KAWS was inspired by how the brand created toys different from what he saw in the United States. In a fitting collaboration, the artistic visions of the two brands merged to create KAWS’s first toy named “Companion.” It was a vinyl figure that resembled Mickey Mouse—or a clown—sitting on a box. Its elbows rested on its knees; its eyes were covered by gloved hands, each marked with an “X.” The toys sold out fast—and almost immediately became a must-have for street culture aficionados.
Since then, KAWS has created versions of “Companion,” and has placed his Xs on his other merchandise: on his paintings, on his toys, and on his sculptures. He has also X-ed the eyes of other famous characters, most notably the characters on Sesame Street and The Simpsons.
In the years that followed, as KAWS’s name started to become a status symbol, he began collaborating with Nike, Dior, Vans, and the cult Japanese brands Undercover and A Bathing Ape, to name a few.
Through these collaborations, KAWS continuously added street culture headmen to his list of friends, including A Bathing Ape co-founder Nigo, who was subsequently named creative director of Uniqlo’s UT range in 2017. Among his other famous friends and collaborators are Kanye, Pharrell, and DJ Kahled.
In 2012, people who didn’t know who KAWS was had their grand introduction to the artist when a 14-foot KAWS balloon flew across New York as one of the highlights of department store Macy’s Thanksgiving Day Parade.
Massive as it already is, KAWS is expected to gain a bigger following as he becomes more attainable to a wider audience.
“Magaling siya,” says Cheng of KAWS. His paintings look like a cartoon cell and his toys look like cartoons na binuhay mo.” But it is not only KAWS’s aesthetics that got the attention of Cheng (who owns “a few pieces” of KAWS toys), it’s the artist’s business acumen.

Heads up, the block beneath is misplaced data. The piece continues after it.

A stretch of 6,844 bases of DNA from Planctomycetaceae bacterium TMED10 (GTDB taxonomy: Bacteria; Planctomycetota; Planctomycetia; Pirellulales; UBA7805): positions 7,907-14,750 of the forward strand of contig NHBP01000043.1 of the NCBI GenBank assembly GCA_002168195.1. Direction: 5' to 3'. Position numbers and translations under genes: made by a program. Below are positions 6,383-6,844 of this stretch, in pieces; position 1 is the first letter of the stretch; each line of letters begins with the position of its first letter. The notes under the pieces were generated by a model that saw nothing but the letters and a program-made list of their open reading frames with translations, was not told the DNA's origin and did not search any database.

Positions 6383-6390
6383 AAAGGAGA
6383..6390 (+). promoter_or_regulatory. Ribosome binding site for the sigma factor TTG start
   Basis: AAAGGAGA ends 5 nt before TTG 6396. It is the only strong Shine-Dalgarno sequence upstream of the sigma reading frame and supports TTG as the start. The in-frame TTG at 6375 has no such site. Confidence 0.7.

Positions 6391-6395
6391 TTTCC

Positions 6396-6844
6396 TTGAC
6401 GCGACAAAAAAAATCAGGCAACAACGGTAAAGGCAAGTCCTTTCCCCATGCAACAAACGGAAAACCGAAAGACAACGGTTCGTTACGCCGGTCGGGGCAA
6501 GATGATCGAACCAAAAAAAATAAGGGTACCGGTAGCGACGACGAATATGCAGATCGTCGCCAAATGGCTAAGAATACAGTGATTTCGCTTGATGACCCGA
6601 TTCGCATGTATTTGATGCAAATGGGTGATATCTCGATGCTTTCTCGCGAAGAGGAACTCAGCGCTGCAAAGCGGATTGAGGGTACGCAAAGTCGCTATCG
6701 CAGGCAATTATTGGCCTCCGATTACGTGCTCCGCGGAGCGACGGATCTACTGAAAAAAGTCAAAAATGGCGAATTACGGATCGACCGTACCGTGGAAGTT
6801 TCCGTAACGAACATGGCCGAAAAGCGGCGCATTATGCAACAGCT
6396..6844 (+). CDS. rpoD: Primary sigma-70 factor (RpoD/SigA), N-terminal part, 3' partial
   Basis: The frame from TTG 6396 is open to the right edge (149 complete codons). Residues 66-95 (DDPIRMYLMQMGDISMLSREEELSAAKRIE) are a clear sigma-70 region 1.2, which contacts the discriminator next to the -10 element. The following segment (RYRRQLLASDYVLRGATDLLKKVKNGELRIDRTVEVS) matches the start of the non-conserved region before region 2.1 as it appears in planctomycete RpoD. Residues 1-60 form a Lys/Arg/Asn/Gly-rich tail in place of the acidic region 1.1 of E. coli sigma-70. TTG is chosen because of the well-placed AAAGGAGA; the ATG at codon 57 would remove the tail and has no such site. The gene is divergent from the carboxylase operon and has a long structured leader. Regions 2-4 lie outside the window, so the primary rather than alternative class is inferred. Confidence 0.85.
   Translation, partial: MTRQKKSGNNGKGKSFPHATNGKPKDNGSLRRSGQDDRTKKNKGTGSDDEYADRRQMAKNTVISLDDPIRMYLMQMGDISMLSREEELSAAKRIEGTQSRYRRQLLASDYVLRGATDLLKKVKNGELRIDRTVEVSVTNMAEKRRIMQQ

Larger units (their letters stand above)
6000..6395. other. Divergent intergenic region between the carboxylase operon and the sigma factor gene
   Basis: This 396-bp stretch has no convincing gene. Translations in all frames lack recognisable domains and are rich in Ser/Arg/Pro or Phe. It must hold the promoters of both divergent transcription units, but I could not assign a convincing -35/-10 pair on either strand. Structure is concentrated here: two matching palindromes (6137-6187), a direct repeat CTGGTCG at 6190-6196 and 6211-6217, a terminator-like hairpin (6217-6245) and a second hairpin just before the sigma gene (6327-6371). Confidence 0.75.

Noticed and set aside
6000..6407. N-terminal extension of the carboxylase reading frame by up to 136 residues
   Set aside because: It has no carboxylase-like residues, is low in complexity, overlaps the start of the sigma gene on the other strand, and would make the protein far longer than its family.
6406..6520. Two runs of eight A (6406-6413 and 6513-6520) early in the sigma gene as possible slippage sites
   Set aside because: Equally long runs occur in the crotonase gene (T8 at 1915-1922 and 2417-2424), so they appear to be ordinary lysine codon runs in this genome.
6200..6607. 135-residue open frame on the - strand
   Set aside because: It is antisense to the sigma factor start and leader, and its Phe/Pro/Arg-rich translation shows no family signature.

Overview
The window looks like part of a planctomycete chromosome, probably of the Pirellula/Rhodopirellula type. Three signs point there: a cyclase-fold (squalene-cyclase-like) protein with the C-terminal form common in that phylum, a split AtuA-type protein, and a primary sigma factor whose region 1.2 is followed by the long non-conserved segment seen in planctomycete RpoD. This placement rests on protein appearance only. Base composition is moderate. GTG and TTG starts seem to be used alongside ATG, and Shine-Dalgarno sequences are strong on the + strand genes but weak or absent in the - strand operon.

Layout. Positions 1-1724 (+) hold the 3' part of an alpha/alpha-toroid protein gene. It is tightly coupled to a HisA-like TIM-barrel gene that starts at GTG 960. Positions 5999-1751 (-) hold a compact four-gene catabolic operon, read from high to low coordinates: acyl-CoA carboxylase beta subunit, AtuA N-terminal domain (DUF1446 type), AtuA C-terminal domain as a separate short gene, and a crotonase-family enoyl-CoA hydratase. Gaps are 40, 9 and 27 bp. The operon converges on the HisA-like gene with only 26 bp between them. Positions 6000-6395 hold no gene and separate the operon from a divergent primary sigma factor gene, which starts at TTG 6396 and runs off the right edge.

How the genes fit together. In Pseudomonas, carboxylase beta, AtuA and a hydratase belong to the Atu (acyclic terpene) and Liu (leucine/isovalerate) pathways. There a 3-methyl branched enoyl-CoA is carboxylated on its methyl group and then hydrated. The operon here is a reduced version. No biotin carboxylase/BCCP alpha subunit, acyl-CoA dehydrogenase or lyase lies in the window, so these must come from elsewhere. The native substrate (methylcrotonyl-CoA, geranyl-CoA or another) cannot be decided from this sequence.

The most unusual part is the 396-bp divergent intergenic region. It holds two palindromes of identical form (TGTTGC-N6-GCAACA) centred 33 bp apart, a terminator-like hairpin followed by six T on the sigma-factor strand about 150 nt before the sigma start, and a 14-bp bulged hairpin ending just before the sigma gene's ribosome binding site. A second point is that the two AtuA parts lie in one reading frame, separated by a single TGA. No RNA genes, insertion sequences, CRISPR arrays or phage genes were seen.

Bigboy says, “Masarap i-collect ang KAWS kasi ’yong toys niya may sistema. Hindi iba-iba, pero by threes, so talagang kailangan bilhin mo ang set. Disciplined ang pag-gawa niya and piling-pili. Natutuwa lang talaga ako din sa colors niya and style, kahit pop na pop, very class pa din ang paintings and toys niya.”
He adds, “Mautak si KAWS. He knows how to play the market. Gustong gusto ni KAWS ang Japan way, maski sa toys, sa art, sa paintings.” Bigboy says KAWS promoted himself well in Japan. “Kaya bilib ako sa marketing niya sa sarili niya. Ang galing dahil he went with Uniqlo. I’m sure kikita siya nang malaki with his Uniqlo projects.”
One of KAWS’s other skill is knowing how to keep up with the changing behavior of his audience and his consumers—especially with the fickle online milieu. (That’s not a surprising feat for someone who made his own website in the early 2000s.) As of press time, KAWS has two million followers on his Instagram, @kaws, and his account is often up to date on his latest projects. His feed is a haven for artists and child-like souls. It’s inundated with colors worn by his paintings and his toys. It also contains a few photos of his family and his famous friends.
A few swipes up, and it becomes obvious that the KAWS name has turned out to be just like many of his famous sculptures: larger than life.